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Development of an Australian cardiovascular disease mortality risk score using multiple imputation and recalibration from national statistics

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Backholer, K, Hirakawa, Y, Tonkin, A, Giles, G, Magliano, DJ, Colagiuri, S, Harris, M, Mitchell, P, Nelson, M ORCID: 0000-0001-9941-7161, Shaw, JE, Simmons, D, Simons, L, Taylor, A, Harding, J, Gopinath, B and Woodward, M 2017 , 'Development of an Australian cardiovascular disease mortality risk score using multiple imputation and recalibration from national statistics' , BMC Cardiovascular Disorders, vol. 17, no. 1 , pp. 1-9 , doi: 10.1186/s12872-016-0462-5.

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Abstract

Objective: To develop and recalibrate an Australian 5-year cardiovascular disease (CVD) mortality risk score to produce contemporary predictions of risk.Methods: Data were pooled from six Australian cohort studies (n = 54,829), with baseline data collected between 1989 and 2003. Participants included were aged 40–74 years and free of CVD at baseline. Variables were harmonised across studies and missing data were imputed using multiple imputation. Cox proportional hazards models were used to estimate the risk of CVD mortality associated with factors mutually independently predictive (p Results: Over a mean 16.6 years follow-up, 1375 participants in the six studies died from CVD. The prediction model included age, sex, smoking, diabetes, systolic blood pressure, total and high-density lipoprotein cholesterol (HDLC), a social deprivation score, estimated glomerular filtration rate and its square and interactions of sex with diabetes, HDLC and deprivation score, and of age with systolic blood pressure and smoking. This model discriminated well when applied to a Scottish study population (c-statistic (95% confidence interval): 0.751 (0.709, 0.793)). Recalibration generally increased estimated risks, but well below those predicted by the European SCORE models.Conclusions: The resulting risk score, which includes markers of both chronic kidney disease and socioeconomic deprivation, is the first CVD mortality risk prediction tool for Australia to be derived using Australian data. The primary model, and the method of recalibration, is applicable elsewhere.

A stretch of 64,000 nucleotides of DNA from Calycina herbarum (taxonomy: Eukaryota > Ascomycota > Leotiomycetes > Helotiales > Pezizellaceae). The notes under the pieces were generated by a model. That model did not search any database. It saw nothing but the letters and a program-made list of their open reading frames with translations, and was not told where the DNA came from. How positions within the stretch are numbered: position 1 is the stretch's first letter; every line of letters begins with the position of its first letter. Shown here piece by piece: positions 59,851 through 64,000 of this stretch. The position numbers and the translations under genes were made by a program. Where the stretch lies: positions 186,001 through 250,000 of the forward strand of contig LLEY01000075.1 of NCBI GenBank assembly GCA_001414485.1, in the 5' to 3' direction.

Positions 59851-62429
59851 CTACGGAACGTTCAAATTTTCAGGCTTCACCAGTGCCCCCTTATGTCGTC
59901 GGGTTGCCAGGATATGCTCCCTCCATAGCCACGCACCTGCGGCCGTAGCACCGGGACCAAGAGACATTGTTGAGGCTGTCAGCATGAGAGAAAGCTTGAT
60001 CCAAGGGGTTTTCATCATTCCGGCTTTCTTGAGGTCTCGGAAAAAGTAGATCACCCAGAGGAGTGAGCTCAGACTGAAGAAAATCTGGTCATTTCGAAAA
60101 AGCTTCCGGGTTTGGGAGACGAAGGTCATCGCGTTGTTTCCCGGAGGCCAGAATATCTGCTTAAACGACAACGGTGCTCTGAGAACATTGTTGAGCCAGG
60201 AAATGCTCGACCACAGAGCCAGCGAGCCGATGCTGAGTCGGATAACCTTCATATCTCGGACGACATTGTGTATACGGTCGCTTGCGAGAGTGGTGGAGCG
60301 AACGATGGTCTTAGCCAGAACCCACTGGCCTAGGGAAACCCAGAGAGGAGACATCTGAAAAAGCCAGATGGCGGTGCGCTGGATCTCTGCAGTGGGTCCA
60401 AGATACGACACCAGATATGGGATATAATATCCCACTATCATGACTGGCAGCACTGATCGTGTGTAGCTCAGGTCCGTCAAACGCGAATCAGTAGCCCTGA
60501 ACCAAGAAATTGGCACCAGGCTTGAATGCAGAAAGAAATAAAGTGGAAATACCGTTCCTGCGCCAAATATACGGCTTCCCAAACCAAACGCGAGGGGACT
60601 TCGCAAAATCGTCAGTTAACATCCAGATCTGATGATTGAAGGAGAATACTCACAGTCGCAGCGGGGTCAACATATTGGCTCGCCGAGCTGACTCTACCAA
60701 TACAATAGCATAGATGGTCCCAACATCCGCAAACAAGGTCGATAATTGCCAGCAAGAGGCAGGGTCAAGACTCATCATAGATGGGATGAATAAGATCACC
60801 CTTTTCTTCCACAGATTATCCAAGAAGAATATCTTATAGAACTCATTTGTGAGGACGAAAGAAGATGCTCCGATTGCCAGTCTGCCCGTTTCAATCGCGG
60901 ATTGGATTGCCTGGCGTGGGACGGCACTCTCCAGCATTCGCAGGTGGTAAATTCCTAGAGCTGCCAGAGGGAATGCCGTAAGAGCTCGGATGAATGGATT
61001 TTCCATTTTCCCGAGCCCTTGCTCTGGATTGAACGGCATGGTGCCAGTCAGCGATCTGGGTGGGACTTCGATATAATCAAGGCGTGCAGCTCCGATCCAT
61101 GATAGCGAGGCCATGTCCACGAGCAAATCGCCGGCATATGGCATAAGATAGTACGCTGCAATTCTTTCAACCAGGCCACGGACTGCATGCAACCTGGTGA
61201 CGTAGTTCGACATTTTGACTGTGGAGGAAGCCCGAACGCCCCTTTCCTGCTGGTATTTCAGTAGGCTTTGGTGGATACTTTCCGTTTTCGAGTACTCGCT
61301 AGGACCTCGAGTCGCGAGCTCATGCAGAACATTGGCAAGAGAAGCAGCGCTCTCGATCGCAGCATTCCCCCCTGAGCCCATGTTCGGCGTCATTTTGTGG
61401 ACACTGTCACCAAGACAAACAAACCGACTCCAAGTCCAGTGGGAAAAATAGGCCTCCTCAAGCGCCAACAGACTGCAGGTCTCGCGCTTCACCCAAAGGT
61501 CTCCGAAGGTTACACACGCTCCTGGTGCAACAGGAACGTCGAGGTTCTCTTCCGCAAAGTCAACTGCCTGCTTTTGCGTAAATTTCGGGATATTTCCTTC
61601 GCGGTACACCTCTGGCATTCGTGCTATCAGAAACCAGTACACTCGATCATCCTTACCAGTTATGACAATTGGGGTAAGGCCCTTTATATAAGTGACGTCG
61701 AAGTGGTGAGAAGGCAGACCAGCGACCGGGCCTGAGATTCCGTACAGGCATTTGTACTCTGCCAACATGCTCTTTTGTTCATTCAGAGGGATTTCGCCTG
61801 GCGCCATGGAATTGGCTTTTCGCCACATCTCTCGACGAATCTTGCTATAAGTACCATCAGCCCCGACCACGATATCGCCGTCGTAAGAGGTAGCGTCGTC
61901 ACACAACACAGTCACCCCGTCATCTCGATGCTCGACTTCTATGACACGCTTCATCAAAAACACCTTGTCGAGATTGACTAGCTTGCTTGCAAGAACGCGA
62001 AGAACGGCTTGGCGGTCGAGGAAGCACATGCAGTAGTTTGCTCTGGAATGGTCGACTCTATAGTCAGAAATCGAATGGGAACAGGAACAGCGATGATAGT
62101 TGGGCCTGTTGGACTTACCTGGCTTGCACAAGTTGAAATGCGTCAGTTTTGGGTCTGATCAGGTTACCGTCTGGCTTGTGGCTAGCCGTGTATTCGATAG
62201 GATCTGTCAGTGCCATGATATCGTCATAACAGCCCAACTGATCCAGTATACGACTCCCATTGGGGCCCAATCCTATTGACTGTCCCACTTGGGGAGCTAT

Item Type: Article
Authors/Creators:Backholer, K and Hirakawa, Y and Tonkin, A and Giles, G and Magliano, DJ and Colagiuri, S and Harris, M and Mitchell, P and Nelson, M and Shaw, JE and Simmons, D and Simons, L and Taylor, A and Harding, J and Gopinath, B and Woodward, M
Keywords: cardiovascular disease, risk assessment, imputation, recalibration
Journal or Publication Title: BMC Cardiovascular Disorders
Publisher: BioMed Central Ltd.
ISSN: 1471-2261
DOI / ID Number: 10.1186/s12872-016-0462-5
Copyright Information:

© The Author(s) 2017. Licensed under Creative Commons Attribution 4.0 International (CC BY 4.0) https://creativecommons.org/licenses/by/4.0/

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